Yo ho, yo ho, the married life for Blackbeard

Little is known about exactly what Edward Teach got up to in the brief period when he decided to hang up his Blackbeard persona and chill in North Carolina for a little bit, but some sources indicate that he tried to make a go of civilian life by getting married and settling down. While popular legend says that Blackbeard had 14 wives over the course of his life, The Way of the Pirates explains that only one of these wives was a legal marriage, although very little is known about this marriage either. The sources on this marriage say Teach was wedded to Mary Ormond, the young daughter of a Bath plantation owner named William Ormond. Some sources say Mary was 16 at the time of the wedding, while others say she was 14 and soon pregnant, though there's no actual documentation on her age or any children. (It's worth noting here that Teach would have been in his late 30s at this time.)

Despite attempting to appear to double down on domestic life — with the wedding ceremony reportedly performed by Governor Eden himself — Teach never really gave up on piracy. He divided his time between his official home with his wife in Bath and his camp at Ocracoke Inlet, where his crew and his remaining sloop were stationed. Mary Ormond's fate as Blackbeard's wife is unknown, though legend says that Blackbeard offered her as a gift to his crew.

The eventful and brief retirement of Edward "Blackbeard" Teach

As the Queen Anne's Revenge Project explains, the relationship between Blackbeard and Governor Charles Eden was a tenuous one. Obviously the governor didn't want a notorious criminal living in his town, but he also knew that Blackbeard's presence offered Bath a certain amount of protection as well as the potential for financial gain if Eden was willing to look the other way on certain things. As such, it is believed that Eden permitted quite a bit of shady behavior from his most notorious citizen. From his base camp in Ocracoke, Blackbeard staged all manner of extremely pirate-like activities while officially not being a pirate anymore, including looting rowboats and pillaging English and, most notably, two French ships. In this instance, he loaded all the crew from one ship to the other and sailed the remaining ship back to Ocracoke. When confronted about this, Blackbeard told Eden that the ships were derelicts he had found, and all the goods he had taken were just salvage. This became the official story, and Eden walked away with 60 hogsheads of sugar from the French cargo.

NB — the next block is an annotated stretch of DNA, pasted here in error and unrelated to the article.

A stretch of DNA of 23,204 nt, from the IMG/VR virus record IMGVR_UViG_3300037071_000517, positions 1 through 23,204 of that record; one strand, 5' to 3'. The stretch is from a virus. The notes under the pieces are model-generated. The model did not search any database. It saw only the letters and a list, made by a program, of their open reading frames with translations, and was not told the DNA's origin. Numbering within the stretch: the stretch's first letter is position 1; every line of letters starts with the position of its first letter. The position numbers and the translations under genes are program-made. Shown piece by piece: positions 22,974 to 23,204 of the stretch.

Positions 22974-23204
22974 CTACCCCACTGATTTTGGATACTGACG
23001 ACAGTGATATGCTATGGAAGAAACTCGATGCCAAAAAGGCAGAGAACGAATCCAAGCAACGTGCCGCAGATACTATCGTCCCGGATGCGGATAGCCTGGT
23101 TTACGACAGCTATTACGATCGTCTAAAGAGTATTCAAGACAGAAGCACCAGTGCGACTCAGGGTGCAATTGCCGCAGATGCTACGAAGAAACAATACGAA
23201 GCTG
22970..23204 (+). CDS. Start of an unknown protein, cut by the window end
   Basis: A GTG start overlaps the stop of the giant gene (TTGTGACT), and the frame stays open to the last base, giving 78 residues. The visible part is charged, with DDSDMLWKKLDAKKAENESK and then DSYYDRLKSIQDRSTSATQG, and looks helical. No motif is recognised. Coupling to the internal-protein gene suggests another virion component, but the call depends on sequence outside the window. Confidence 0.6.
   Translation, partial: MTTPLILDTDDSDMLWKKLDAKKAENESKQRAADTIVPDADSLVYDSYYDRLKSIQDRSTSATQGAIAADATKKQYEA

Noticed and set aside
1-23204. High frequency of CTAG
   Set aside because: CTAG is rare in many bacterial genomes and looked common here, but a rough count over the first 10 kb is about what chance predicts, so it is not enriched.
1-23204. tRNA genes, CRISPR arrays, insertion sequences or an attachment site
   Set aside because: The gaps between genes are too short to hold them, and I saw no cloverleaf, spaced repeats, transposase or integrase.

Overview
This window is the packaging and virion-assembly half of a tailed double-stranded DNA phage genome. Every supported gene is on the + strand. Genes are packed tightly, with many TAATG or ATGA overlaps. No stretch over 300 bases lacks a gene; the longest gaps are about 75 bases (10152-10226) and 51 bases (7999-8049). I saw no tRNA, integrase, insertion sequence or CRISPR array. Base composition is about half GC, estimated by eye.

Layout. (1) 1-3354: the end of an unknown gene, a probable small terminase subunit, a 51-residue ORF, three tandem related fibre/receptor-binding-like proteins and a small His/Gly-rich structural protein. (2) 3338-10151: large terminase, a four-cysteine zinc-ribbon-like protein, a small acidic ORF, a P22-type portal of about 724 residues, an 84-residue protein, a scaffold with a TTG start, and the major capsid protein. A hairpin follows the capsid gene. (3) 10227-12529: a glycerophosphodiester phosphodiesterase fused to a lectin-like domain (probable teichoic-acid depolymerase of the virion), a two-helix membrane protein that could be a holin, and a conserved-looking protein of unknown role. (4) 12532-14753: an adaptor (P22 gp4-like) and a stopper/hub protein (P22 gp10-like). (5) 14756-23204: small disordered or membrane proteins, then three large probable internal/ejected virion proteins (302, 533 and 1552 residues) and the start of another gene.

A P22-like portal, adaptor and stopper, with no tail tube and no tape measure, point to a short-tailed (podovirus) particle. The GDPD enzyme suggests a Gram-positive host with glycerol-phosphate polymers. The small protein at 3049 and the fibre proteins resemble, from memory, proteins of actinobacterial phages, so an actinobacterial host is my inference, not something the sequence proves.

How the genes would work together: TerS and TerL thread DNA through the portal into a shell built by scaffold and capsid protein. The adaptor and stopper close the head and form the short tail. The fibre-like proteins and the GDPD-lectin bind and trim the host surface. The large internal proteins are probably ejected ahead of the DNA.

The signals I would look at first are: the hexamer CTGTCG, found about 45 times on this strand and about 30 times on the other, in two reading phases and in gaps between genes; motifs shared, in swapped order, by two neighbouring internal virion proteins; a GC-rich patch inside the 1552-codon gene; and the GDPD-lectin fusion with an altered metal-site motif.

Teach's continued criminal activities made the local planters extremely nervous, and before long they had contacted Alexander Spotswood, the governor of the neighboring colony of Virginia, who hated pirates. This marked the beginning of the end for Blackbeard, as it was in a final pitched battle against Spotswood's forces at Ocracoke Inlet that Edward Teach lost his life — and his head — just a few short months after he had allegedly left the pirate's life behind him.